THIS week in 1975 the Adver interviewed a 24-year-old actor called Simon Jones, whose parents lived near Wootton Bassett.

At the time he was appearing as a 14ft alien called the Master of Karn at London’s Adelphi Theatre, in a play called Doctor Who and the Daleks in the Seven Keys to Doomsday.

It was his first brush with a science fiction classic - but definitely not his last.

In 1978 the actor would star as put-upon everyman Arthur Dent in an acclaimed radio adaptation of Douglas Adams’ the Hitchhiker’s Guide to the Galaxy.

Three years later he would reprise the role in the TV version, guaranteeing himself a prominent place in the history of small screen cult classics.

Later would come roles in high-profile film productions as diverse as Brazil and 12 Monkeys, together with distinguished stage career on both sides of the Atlantic.

With all of that still ahead of him, the young actor told us he’d auditioned for his role in the Doctor Who stage show while wearing a dinner jacket, having come directly from a stint as an extra in another play.

He said: “The director, Mick Hughes, seemed to choose cast according to whether they were friendly and suitably insane.

“He obviously decided that because of my dinner jacket I was insane enough.”

The Doctor Who part, we added, involved emitting high-pitched screeches for two performances per day throughout the play’s four-week run.

Simon Jones’ latest project is a part in the forthcoming Downton Abbey film.

Another person with something big in his future that week 44 years ago was Ken Messenger, who lived in Mildenhall near Marlborough.

Ever since his childhood, when he rode motorbikes at his father’s nursery in Chiseldon, Ken had had an adventurous spirit.

A completely different form of transport brought him to national attention.

In 1977 he would become the first person to cross the English Channel by hang glider, but when we spoke to him in early 1975 the 37-year-old was already the holder of the British hang gliding altitude record.

His glider had been lifted 12,700 feet into the sky above the Isle of Wight before being released.

Ken acknowledged that there was danger involved in what he did, but it was a danger he managed carefully.

“I don’t think anyone in their right mind takes risks that aren’t carefully calculated,” he said.

“I am a cautious person. You must take a certain amount of risk - that’s inevitable. The thing is to eliminate the risk as much as possible, so you take just a very carefully calculated risk.

“From all the things that I have done it’s by far the most exciting and the most rewarding. It also happens to be the cheapest.

“It’s very difficult to describe its particular appeal. When you have had a good flight - or this last balloon drop, for instance - you’ve been on to an edge, to a limit, and it’s tested your judgement.”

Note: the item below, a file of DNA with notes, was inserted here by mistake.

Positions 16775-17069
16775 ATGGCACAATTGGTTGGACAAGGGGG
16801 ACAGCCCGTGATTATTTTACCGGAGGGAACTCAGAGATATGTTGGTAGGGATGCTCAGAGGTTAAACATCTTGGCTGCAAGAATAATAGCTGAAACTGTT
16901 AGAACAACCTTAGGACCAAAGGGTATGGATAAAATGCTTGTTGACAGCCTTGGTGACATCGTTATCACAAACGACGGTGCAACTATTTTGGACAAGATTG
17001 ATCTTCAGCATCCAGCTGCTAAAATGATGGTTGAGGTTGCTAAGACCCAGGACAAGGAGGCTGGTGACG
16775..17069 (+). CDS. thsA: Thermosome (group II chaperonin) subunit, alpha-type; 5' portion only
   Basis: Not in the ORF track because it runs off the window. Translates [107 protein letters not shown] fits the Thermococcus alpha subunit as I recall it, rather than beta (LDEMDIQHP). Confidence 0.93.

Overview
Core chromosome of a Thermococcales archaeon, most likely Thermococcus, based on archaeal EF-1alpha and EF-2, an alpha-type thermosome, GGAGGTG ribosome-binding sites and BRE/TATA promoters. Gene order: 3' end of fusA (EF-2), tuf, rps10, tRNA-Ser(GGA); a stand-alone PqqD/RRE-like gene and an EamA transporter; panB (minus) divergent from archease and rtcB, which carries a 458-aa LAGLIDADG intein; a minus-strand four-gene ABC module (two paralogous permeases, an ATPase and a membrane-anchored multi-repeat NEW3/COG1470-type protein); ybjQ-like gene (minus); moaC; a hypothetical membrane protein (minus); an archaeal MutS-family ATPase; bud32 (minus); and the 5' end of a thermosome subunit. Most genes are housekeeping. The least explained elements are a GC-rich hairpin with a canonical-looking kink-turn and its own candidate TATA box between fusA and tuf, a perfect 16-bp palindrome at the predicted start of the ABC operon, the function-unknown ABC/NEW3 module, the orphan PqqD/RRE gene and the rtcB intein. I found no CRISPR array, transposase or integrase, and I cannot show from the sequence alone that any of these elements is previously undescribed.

Thamesdown Borough Council was in the news for having a commendably sensible approach to graffiti. It announced that young people were welcome to paint their designs on suitable walls owned by the council, provided they sought permission first.

One of earliest and most striking designs was a multicoloured rendering of mythical beast the Wyvern, which appeared on the wall of the former Methodist Central Hall in the town centre. The artists were a team of youngsters under the guidance of pioneering and visionary arts officer Terry Court, who revitalised the Swindon arts scene.

The response of local people was positive. Even those who didn’t regard the design as a masterpiece thought the livening of dreary spaces could only be a good thing.

Most of those we spoke to thought the beast was a winner, though.

Sandra Maisey, of Cross Street, was typical: “I think it brightens up the place. It’s not doing any harm, is it? The dragon’s very good - I like it.”

Another art-related story allowed us to obey what appears to have been an official editorial policy at the time, to the effect that no edition of the Adver should be permitted to hit the streets unless it contained at least one mention of singer-songwriter and local boy made good Gilbert O’Sullivan.

Our story, however, wasn’t about the hit music which had made him a household name on both sides of the Atlantic.

The former Swindon College student was - and is - an accomplished painter, and he was among 13 exhibitors in a show at the Museum and Art Gallery in Bath Road. We photographed one of his pieces being inspected by the Mayor of Thamesdown, Coun Ray Smith.

The exhibition also included a painting of the star by friend and former roommate Ken White, who was already well on the road to becoming the town’s best known and most acclaimed painter.

Many years later the Adver would photograph Gilbert’s painting again, this time being viewed by the man himself.